Our next-door office pals, United for a Fair Economy, just held a brown bag lunch meeting with some of the folks who staged the worker takeover at Republic Windows and Doors last December (see our earlier coverage here).
It’s quite possible that this action will mark a turning point in labor activism in this country. If not, it will surely mark a missed opportunity.
The shop workers, all members of the United Electrical union, took over the Chicago factory on December 5, 2008 after the workers realized that the owner was moving equipment. In violation of the WARN Act, the company only gave the workers a few days notice of their termination, and failed to compensate them for sick time and other benefits that were legally due to them.
Originally the workers had only anticipated to take over the factory for a short time, fully expecting to be arrested by the police. Instead, the takeover quickly snowballed into an international media story. By focusing on Bank of America (Republic’s lender, and the recent recipient of $25 billion in taxpayer bailout funds) they tapped into growing resentment at corporate greed and mismanagement at a time of massive layoffs and rising unemployment. Although B of A maintained that they had no legal obligation to pay for the lost benefits and wages due the workers, they ultimately submitted to the pressure generated by national protests, unrelenting media coverage, and broad political pressure from the local city representatives all the way to then-President-elect Obama. Ten days after the workers took over the factory, Bank of America gave in and created a $1.75 million fund to compensate the workers.
The factory’s former owners, meanwhile, are being investigated for possible illegal action for attempting to remove the company’s assets after it had declared bankruptcy.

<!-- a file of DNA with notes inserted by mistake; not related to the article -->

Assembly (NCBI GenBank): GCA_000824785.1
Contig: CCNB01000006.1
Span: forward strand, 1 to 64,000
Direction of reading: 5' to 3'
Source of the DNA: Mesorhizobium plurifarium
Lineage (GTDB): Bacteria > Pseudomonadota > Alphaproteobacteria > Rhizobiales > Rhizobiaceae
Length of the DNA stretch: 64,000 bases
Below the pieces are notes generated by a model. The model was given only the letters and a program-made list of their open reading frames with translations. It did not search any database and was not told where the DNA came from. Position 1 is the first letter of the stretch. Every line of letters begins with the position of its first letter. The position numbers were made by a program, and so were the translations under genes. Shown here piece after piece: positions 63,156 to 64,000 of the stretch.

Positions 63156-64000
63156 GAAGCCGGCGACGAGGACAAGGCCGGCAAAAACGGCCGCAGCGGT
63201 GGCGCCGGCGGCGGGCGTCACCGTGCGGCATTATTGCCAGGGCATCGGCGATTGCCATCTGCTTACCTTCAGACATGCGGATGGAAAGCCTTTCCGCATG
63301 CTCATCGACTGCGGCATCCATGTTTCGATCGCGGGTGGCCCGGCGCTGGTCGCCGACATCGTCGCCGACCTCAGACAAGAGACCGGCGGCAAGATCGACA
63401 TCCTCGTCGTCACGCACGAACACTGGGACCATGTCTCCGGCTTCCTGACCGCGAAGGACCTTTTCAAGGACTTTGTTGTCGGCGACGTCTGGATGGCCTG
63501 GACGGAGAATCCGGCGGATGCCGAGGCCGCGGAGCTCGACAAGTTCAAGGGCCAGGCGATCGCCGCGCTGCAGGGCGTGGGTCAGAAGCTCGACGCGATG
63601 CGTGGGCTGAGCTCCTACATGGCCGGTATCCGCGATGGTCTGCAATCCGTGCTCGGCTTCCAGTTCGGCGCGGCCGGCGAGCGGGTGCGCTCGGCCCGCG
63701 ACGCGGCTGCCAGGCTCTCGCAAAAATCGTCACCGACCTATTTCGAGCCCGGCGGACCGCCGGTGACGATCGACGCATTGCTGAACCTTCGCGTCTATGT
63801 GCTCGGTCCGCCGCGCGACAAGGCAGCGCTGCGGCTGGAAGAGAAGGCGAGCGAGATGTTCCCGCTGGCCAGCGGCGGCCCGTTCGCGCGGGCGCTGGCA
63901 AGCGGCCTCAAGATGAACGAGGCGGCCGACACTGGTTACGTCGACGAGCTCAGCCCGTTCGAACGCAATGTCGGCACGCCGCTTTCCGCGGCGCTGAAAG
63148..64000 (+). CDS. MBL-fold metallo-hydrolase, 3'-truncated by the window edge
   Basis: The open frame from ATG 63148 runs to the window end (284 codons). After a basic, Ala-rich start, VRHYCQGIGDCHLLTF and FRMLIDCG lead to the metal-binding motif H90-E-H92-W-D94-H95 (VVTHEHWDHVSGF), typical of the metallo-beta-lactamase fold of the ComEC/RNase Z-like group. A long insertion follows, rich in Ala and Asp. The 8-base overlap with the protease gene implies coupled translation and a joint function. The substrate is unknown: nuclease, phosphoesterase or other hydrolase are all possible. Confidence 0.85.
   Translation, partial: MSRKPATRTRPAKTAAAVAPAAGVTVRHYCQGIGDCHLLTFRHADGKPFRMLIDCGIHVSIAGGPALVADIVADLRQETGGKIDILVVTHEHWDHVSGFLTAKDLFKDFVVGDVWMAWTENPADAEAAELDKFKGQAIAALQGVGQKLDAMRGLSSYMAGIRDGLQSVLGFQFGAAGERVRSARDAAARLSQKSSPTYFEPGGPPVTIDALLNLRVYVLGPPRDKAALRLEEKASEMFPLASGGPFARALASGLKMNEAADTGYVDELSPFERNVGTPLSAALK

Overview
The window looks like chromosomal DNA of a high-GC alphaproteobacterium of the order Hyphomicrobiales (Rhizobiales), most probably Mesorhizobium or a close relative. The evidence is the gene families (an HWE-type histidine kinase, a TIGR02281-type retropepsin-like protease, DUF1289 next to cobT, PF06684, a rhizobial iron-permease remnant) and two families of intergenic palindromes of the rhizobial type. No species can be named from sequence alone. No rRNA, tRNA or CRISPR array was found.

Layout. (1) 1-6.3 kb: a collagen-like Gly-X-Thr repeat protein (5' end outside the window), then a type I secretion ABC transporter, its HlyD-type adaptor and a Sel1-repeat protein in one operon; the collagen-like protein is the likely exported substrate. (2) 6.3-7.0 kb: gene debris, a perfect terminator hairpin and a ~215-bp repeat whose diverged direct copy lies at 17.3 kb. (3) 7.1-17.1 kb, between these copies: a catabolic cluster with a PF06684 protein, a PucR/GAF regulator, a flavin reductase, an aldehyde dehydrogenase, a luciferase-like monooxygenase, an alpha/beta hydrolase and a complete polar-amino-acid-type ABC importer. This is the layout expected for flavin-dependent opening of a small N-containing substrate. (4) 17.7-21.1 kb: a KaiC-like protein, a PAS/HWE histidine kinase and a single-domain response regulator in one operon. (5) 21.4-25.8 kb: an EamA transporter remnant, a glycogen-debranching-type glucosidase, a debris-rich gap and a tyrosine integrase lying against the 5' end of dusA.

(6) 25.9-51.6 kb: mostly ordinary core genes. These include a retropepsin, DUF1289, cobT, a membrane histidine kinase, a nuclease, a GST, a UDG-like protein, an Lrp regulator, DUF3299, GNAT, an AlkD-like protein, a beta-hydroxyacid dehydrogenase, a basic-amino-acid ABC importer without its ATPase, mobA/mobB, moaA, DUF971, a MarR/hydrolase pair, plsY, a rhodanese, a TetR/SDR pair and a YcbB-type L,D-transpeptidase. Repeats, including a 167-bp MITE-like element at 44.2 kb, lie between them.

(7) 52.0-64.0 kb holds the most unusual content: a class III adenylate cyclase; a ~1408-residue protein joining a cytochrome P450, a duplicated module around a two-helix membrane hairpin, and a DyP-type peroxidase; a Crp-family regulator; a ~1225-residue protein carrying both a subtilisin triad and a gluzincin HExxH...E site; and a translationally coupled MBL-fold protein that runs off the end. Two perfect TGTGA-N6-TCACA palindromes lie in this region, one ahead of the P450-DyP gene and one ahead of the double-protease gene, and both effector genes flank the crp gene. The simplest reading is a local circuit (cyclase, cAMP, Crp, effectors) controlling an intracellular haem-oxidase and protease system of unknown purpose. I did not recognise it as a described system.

At today’s round table talk, union reps say that the workers discussed the possibility of taking over the company themselves. However, given a combination of a grim economic climate for home building supplies, and the massive start-up costs that would be needed to get the factory running and profitable, this had to be set aside. The union is currently encouraging other private buyers, especially those that would be willing to retool the factory with “greener” jobs.
The former workers reported that most of them remain unemployed, and many suspect that other employers are leery of hiring them because of their union history.
The country is facing a massive wave of company bankruptcies and there are doubtless countless similar cases of workers getting ripped off. What’s remarkable about this is that the workers were in a union, fought back, and won.
The RW&D victory has brought renewed attention to both the existence of the WARN law, as well as the fact that it is toothless and routinely violated. In direct response, several state governments are toughening up their related labor laws (including New York), and the Obama administration is working on toughening up the law.
The success of the RW&D workers highlights the need for workers to organize collectively, and to think beyond simply claiming their legal rights. Bank of America probably would have gotten away with passing the (missing) buck to the bankrupt factory owner. But the government bailout funds give labor and lawmakers new openings to exert pressure on the controllers of corporate capital. Parts of the media and the general public are also open to a labor-centered focus on workers rights and corporate responsibility for our current economic mess.
The early signs from the Obama administration are encouraging. This is hardly a guarantee of future success, but is certainly opens the door for labor to raise the stakes.